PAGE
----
Marsh Fritillary is surely one of our most attractive British butterflies – a striking checkerboard of fiery oranges and burnt umbers flecked with delicate hints of gold and cream. A true delight of the Lepidoptera world. It was also a species that I had been extremely keen to catch up with after learning two years ago that there was a small population just a couple of hours away from home. Unable to visit in previous springs due to a combination of poor weather and being away in Mull and New York respectively during the last two flight seasons, this year we planned in a visit during the half term holiday.
Parking in the local village and walking the short distance to the entrance gate of the reserve, after a brief stroll along the boardwalk we had reached the small patch of ground where the fritillaries can be found. Almost instantly I spotted our first one – zig-zagging low down above the grass before alighting on a nearby flower to nectar and allowing relatively approachable views. Far more used to the restless and dancing flights of other species of fritillary, it was a refreshing change for these mosaic patterned beauties to tolerate a close approach!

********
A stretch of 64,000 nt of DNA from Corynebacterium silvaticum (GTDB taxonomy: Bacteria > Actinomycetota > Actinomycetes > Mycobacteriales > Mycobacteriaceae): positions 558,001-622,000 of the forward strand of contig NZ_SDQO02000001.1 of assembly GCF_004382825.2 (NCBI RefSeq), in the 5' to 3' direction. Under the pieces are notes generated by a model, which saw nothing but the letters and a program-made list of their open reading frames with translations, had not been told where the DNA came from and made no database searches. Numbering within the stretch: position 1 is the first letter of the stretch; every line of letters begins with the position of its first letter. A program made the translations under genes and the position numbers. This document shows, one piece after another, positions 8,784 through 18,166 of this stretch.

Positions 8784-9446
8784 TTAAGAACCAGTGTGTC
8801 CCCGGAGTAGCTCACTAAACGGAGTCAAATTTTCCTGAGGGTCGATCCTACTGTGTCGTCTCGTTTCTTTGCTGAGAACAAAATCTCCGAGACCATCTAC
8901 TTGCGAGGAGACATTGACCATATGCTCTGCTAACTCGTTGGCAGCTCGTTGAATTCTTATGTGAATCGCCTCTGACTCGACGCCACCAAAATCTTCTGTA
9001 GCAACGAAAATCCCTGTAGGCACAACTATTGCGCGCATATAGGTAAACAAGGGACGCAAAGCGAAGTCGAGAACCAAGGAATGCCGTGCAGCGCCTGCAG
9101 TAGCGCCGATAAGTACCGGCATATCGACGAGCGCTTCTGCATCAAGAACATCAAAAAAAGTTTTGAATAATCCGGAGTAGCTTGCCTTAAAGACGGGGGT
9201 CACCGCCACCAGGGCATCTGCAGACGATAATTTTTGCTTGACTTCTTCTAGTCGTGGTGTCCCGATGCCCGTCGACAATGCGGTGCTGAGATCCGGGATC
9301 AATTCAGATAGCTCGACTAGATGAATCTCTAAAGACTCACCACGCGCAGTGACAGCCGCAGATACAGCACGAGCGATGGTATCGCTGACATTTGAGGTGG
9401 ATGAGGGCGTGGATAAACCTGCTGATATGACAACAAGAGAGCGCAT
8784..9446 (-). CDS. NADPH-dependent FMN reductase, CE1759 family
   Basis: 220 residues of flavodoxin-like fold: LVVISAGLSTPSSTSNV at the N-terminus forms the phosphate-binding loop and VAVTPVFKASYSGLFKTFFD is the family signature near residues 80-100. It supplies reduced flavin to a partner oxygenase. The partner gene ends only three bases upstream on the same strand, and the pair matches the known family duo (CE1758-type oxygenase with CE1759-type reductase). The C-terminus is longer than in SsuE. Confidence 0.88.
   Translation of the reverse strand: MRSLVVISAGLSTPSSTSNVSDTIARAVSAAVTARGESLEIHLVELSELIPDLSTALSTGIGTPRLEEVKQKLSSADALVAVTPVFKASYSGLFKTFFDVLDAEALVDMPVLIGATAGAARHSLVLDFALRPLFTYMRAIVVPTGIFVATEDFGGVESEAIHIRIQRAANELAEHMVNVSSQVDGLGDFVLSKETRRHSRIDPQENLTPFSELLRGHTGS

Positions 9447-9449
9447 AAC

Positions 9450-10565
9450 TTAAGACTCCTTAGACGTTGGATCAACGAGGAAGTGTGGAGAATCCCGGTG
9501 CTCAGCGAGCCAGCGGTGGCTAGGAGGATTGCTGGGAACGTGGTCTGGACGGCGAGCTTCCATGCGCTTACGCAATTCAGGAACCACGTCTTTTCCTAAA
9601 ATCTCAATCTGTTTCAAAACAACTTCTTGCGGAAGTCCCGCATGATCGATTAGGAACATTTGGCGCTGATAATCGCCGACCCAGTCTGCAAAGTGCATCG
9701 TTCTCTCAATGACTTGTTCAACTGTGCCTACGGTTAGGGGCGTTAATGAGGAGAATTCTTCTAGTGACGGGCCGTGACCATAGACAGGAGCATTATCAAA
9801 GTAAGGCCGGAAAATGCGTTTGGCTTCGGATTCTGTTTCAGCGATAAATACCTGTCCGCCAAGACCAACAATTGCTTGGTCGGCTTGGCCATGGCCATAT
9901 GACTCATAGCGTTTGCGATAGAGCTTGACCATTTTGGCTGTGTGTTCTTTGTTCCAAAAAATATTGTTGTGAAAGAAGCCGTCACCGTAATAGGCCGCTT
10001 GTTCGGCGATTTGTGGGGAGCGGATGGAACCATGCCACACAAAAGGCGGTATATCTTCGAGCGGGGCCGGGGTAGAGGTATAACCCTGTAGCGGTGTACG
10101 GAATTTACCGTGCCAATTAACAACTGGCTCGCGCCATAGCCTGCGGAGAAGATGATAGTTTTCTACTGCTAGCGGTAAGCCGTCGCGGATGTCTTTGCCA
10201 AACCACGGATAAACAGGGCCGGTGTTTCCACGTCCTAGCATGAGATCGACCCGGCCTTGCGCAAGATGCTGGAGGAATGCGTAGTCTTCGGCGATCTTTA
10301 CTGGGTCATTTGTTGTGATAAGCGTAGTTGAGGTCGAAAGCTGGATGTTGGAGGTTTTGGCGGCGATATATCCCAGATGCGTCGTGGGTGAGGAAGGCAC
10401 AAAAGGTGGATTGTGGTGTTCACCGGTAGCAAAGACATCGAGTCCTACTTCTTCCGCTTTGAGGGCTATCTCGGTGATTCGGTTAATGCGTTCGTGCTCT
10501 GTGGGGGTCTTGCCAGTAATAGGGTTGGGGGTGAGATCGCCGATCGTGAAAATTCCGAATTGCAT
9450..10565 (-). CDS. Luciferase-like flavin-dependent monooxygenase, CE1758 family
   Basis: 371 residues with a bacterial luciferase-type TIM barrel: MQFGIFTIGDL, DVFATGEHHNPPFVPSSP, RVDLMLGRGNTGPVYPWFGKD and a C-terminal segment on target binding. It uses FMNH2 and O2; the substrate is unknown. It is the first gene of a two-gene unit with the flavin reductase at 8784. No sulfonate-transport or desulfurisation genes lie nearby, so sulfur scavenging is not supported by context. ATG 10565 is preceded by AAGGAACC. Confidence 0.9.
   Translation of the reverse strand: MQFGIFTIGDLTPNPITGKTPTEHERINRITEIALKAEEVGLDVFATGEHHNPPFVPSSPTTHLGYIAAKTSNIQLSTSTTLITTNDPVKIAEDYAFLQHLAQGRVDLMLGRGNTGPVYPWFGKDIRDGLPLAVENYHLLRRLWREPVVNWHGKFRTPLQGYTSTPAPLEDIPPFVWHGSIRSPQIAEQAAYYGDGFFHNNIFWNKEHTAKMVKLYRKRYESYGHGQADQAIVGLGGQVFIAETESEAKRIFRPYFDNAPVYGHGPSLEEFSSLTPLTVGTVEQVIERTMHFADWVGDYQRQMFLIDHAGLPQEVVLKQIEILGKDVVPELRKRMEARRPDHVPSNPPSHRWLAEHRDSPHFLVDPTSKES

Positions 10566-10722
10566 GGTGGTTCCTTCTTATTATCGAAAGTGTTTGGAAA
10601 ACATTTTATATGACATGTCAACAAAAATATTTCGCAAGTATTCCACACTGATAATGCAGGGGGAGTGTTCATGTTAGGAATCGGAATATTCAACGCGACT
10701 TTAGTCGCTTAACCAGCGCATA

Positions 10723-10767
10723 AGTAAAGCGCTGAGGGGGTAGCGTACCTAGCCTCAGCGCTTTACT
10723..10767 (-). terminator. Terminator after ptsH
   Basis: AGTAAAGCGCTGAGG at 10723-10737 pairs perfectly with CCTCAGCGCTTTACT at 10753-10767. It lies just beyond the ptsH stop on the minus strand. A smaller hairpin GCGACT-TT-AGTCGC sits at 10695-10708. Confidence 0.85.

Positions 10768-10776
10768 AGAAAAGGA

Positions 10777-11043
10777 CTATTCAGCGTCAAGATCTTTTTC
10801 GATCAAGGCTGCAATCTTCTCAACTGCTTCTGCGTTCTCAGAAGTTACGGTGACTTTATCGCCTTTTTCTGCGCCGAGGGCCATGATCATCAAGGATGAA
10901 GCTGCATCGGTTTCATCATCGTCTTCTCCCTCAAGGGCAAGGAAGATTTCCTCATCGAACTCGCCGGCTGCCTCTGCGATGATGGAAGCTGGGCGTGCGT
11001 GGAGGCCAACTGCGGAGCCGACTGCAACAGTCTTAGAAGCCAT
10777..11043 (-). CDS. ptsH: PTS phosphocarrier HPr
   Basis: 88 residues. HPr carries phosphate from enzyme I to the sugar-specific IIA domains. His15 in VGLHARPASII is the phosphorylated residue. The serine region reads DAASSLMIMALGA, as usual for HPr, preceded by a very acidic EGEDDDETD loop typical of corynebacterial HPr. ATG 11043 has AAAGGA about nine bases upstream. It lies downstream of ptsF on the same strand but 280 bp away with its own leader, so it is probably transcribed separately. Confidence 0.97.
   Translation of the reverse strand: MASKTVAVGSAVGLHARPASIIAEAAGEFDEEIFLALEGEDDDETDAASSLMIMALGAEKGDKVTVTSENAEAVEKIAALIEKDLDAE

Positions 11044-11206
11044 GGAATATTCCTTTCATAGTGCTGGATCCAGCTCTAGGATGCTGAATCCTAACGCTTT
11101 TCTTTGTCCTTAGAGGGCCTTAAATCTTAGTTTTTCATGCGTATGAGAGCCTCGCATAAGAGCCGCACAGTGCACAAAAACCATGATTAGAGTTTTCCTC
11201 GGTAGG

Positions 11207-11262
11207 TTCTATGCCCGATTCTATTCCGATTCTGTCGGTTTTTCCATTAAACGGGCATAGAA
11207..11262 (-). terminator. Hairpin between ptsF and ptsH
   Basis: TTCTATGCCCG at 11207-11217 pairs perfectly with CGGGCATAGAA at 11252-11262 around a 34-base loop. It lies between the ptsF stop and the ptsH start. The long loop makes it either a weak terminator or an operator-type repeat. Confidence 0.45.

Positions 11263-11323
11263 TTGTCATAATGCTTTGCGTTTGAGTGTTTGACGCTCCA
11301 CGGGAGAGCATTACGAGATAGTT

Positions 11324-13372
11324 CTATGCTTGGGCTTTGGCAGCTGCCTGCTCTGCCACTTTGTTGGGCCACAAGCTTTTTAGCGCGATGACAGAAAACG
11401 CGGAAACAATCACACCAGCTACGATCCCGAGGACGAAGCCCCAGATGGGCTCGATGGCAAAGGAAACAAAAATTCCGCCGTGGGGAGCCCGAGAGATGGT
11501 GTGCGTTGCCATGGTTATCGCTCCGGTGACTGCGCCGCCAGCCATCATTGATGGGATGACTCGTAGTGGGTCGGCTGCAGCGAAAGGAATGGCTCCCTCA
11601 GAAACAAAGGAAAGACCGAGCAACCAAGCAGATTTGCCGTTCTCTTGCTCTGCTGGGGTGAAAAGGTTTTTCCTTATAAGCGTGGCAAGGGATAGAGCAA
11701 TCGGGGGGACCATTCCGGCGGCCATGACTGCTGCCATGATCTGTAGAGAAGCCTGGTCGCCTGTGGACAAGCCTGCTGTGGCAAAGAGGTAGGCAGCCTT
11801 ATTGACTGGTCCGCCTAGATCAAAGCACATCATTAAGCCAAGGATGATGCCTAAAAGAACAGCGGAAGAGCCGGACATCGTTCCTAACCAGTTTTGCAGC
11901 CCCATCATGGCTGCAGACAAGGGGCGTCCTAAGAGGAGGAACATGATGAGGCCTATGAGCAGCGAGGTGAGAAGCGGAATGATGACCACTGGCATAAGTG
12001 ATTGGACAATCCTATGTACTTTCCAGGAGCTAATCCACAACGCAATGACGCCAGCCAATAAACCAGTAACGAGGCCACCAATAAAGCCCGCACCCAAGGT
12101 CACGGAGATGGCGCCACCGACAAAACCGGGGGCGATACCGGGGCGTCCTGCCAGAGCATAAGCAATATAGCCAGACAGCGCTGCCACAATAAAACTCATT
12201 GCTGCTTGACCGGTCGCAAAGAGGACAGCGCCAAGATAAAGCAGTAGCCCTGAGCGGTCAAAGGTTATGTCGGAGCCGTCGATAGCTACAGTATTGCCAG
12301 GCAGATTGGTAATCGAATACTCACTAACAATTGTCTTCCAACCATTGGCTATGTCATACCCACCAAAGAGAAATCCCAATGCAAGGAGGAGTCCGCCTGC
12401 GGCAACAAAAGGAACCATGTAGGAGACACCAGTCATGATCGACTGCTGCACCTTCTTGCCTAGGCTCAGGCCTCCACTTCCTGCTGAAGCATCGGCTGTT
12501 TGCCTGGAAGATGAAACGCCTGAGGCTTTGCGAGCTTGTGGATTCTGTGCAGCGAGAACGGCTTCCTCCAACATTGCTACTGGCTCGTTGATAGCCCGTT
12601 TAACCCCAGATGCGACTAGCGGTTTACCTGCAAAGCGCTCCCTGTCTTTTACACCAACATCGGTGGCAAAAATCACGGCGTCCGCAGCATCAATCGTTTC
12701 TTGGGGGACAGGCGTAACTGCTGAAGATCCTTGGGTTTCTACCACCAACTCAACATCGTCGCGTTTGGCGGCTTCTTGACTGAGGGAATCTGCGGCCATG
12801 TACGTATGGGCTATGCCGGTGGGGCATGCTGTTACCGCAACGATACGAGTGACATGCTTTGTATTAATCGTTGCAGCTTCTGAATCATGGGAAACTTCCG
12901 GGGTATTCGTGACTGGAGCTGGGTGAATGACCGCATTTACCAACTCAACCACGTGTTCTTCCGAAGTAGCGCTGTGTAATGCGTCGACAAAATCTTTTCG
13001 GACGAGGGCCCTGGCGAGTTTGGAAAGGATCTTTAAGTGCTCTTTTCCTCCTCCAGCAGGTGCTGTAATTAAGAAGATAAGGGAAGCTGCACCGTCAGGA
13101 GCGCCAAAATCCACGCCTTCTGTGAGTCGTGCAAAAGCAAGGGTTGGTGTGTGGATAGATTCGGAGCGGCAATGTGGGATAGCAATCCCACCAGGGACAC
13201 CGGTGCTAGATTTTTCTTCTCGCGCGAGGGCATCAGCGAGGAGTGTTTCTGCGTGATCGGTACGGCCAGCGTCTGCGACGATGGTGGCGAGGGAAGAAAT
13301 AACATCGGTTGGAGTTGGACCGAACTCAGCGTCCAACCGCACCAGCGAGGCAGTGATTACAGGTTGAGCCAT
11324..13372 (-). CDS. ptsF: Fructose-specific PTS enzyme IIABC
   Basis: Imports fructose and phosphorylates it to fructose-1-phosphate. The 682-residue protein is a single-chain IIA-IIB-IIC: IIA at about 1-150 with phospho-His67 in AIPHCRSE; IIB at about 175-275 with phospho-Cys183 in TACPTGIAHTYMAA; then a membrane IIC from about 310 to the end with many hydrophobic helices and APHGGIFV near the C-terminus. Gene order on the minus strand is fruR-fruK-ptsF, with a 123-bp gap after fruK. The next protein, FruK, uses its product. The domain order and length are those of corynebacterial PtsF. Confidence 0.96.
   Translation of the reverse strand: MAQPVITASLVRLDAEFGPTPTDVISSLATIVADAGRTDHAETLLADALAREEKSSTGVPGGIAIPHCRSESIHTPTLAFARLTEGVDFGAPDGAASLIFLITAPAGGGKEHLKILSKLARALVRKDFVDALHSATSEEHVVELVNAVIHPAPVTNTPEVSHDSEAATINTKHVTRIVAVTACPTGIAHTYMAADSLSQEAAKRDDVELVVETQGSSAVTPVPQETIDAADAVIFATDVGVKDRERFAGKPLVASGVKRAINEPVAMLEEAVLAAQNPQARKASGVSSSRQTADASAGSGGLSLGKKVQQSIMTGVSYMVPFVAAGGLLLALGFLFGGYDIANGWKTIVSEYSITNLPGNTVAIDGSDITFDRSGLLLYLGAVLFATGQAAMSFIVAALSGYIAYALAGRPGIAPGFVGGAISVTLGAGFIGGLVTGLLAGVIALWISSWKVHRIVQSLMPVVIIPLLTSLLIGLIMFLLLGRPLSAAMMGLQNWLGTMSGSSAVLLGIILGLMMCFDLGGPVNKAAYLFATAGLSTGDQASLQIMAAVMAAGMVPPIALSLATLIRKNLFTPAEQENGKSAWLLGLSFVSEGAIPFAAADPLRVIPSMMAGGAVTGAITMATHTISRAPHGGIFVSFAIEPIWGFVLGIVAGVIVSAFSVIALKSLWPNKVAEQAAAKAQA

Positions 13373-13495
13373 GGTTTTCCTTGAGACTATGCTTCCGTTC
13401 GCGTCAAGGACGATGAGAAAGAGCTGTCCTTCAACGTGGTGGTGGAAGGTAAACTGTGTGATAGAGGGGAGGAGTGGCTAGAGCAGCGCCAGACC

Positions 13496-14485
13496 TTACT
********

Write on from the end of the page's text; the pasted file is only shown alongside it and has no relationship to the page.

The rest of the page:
In total we managed to find 4 or 5 individuals – luckily the fritillaries are just managing to hang on here, despite being reduced to just a small isolated population in what is sadly the last site for Marsh Fritillaries in the area.
With Marsh Fritillary colonies undergoing periodic population crashes and extreme swings in numbers, individuals will recolonise the area from other nearby populations as part of one large meta-colony in order to replenish numbers if they drop too low. If there is an absence of adjacent colonies nearby however, this lone surviving population could be in trouble if numbers do ever crash to unrecoverable numbers.
Once a relatively widespread butterfly, Marsh Fritillaries have undergone a serious decline in numbers, especially in continental Europe, and the British Isles are now considered one of the few strongholds left for this charismatic species. Despite this, they have suffered severe population drops even in Britain due to the draining of their fenland and marshy habitat for agriculture, making the Marsh Fritillary a definite species of concern. Appropriate conservation measures will hopefully see them continue to grace our wetland meadows for years to come.
|Marsh Fritillary sites may be susceptible to trampling (especially if there are caterpillars still waiting to emerge in the undergrowth early on in the season) so it is always best to tread carefully and view from the footpath where possible.|